Wednesday 22 December 2010

Movie Review: The Damned United (2009)

The wrong person, for the wrong job, at the wrong time.  The outcome is one the shortest management tenures in English football history, as Brian Clough was hired and then fired 44 days later by Leeds United in 1974.

The Damned United benefits from Michael Sheen's engrossing performance as Clough, and director Tom Hooper captures the essence of English football that drives managers, coaches, and owners to sacrifice any semblance of normal life for a shot at potential glory on muddy pitches under gloomy skies every Saturday afternoon.  Based on the book by David Peace, the film peeks into the football boardrooms, dressing rooms, and training fields where the roots of success or failure are planted.

The Damned United alternates between Clough's time at Leeds in 1974 with the story of his earlier, incredible success at Derby County between 1967 and 1973.  With his assistant Peter Taylor, Clough took Derby from the bottom of the Second Division to the English League First Division title and the semi-final of the European Cup.  The Damned United provides glimpses of what made the Clough / Taylor partnership so effective: Clough identifying exactly what type of player the team lacks; Taylor going out and finding the perfect player who would be the missing piece in the jigsaw; Clough finding a way to sign the player, often by going behind the wishes of his Chairman.

The film portrays Clough's success at Derby, perhaps simplistically, as driven by an obsession to prove himself better that Leeds manager Don Revie, and a hatred for everything that Leeds stood for. Revie had built Leeds into an all-conquering dynasty as the most successful, arrogant and brutally physical club side in England.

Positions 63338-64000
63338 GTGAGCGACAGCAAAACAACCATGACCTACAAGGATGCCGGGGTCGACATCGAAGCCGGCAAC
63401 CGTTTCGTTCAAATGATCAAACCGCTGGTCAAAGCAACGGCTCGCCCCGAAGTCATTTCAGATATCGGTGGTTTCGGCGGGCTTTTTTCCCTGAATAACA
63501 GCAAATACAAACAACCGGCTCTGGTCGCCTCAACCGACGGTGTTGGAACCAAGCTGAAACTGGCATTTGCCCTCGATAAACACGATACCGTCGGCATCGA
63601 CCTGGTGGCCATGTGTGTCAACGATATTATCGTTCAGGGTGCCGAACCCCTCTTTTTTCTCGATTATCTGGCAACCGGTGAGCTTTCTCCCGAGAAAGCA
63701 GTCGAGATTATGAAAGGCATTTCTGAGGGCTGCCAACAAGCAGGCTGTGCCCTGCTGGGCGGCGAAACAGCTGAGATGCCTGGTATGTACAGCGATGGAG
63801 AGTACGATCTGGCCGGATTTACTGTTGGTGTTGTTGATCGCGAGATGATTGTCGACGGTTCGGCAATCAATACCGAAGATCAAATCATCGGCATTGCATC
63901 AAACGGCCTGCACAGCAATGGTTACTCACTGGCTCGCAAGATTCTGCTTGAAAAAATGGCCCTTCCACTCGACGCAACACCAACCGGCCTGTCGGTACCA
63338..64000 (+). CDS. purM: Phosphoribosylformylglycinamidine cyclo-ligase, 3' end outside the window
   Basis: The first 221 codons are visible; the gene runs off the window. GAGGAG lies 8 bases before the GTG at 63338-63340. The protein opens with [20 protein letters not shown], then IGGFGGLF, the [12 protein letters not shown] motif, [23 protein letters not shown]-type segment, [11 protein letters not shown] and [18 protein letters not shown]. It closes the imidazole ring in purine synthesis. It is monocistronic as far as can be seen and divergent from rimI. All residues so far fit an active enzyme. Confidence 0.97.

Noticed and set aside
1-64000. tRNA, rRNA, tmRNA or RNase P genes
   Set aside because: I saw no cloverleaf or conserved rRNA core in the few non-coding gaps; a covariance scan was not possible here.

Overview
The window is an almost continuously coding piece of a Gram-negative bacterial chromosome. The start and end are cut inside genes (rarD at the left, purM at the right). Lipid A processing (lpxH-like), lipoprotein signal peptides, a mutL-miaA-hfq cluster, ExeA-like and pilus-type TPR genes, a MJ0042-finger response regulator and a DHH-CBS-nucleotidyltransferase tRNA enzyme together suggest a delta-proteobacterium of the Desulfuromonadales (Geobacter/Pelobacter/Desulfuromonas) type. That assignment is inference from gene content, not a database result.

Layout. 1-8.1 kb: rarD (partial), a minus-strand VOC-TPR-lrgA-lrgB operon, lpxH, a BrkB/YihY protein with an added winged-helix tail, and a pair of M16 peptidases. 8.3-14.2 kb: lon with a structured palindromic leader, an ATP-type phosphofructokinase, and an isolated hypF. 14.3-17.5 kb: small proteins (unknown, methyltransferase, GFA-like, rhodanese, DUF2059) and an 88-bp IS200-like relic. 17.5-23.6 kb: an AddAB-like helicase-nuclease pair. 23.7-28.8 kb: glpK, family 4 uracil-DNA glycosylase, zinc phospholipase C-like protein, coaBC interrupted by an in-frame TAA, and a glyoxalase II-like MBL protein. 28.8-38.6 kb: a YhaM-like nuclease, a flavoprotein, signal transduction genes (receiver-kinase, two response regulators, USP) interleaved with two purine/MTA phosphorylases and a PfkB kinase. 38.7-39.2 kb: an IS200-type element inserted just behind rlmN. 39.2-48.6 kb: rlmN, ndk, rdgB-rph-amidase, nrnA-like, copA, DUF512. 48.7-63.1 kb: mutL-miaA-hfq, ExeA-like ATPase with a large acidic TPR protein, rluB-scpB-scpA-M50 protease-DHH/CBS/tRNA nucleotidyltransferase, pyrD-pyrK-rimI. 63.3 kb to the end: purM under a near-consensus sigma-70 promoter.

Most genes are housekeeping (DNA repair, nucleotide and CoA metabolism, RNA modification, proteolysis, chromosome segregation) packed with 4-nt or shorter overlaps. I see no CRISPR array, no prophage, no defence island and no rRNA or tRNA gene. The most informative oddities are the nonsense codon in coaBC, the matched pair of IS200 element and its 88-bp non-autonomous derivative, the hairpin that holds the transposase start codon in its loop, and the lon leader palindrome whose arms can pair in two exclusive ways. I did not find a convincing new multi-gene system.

The Damned United also emphasizes Clough's personality and ego at the expense of demonstrating his footballing genius. There are plenty of scenes where he shoots off his mouth and leaves no doubt about how highly he thinks of himself; there are hardly any scenes revealing how he brought the best out of his players, or tactically outwitted his opponents.

Clough's big mouth and massive ego ensure that he burns all his bridges at Derby, and he temporarily also manages to destroy his relationship with Taylor. This does not stop Leeds from approaching Clough to replace Revie when the latter accepts the job as manager of England. Clough takes control at the club that he has always hated, and proceeds to say and do everything in absolutely the wrong way, immediately alienating his star-studded squad and undermining the team's playing style and spirit. After a miserable start to the 1974-75 season, Clough is unceremoniously dumped by the Leeds Board of Directors.

Clough's time at Leeds United was the chastening he needed to sort out his faults, re-group, and proceed to his subsequent greatest success, taking Nottingham Forest from the Second Division to double European Cup champions between 1975 and 1980, after he learned some humility and repaired his relationship with Taylor. Brian Clough may have failed at Leeds, but in his damnation lay the seeds of his greatest triumphs.

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